Kristine E Yoder, PhD
College of Medicine
Cancer Biology and Genetics
Molecular Carcinogenesis and Chemoprevention
Cancer ● Loss of Heterozygosity ● DNA Damage ● Breast Cancer ● HIV Infections ● Carcinoma, Non-Small-Cell Lung ● Colorectal Cancer ● Hodgkin Disease ● Sarcoma, Kaposi
DNA repair proteins are central to cancer transformation and progression. The Yoder lab is studying the interactions of host DNA repair proteins and their interactions with HIV cDNA. HIV infection is thwarted by some DNA repair proteins but pirates other DNA repair proteins to enhance infection. The Yoder lab has found that the xeroderma pigmentosum (XP) proteins XPB and XPD participate in an evolutionarily ancient mechanism to protect the genome from invading DNA, including retroviral DNA. We have also shown that proteins throughout the base excision repair (BER) pathway facilitate HIV integration, a necessary part of the viral life cycle.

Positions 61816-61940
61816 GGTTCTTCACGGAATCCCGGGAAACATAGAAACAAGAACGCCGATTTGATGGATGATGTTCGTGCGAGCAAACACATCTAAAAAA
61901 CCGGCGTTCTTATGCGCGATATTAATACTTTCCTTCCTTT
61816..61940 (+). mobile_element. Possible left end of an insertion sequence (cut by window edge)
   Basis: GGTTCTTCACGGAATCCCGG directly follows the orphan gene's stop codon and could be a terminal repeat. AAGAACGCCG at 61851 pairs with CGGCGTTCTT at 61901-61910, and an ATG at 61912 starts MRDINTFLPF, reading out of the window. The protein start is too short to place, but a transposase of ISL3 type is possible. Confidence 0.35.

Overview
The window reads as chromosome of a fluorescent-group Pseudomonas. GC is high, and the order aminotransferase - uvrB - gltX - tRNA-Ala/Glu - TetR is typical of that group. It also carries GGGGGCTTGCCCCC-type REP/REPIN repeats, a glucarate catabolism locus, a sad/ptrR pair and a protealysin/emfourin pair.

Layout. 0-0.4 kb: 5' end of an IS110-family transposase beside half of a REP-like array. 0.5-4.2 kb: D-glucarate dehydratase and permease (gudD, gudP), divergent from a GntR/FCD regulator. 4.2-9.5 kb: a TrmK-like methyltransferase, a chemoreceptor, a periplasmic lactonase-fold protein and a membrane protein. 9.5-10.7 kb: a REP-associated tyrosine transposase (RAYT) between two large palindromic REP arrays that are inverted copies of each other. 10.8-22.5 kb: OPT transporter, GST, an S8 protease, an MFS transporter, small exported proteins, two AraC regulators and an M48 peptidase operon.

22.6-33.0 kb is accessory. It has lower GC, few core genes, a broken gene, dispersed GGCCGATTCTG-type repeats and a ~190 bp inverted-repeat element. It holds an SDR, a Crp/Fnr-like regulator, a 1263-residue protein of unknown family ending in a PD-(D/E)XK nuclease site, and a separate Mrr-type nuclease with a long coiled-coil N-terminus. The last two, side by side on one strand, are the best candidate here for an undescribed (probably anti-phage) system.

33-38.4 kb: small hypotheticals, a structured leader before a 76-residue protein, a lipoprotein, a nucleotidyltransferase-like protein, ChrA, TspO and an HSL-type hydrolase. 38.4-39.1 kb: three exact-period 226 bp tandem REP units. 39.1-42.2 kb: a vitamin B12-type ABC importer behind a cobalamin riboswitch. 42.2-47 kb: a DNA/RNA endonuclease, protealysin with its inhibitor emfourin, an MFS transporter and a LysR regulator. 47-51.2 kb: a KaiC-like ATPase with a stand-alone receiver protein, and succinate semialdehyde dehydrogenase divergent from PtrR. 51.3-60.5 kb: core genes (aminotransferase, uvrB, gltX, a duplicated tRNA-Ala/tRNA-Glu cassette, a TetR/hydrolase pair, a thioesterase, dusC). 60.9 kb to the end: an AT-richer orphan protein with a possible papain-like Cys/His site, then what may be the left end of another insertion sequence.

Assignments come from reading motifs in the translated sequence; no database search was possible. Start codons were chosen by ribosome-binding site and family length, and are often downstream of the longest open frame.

Post-doctoral, Salk Institute, University of California
San Diego, CA (USA)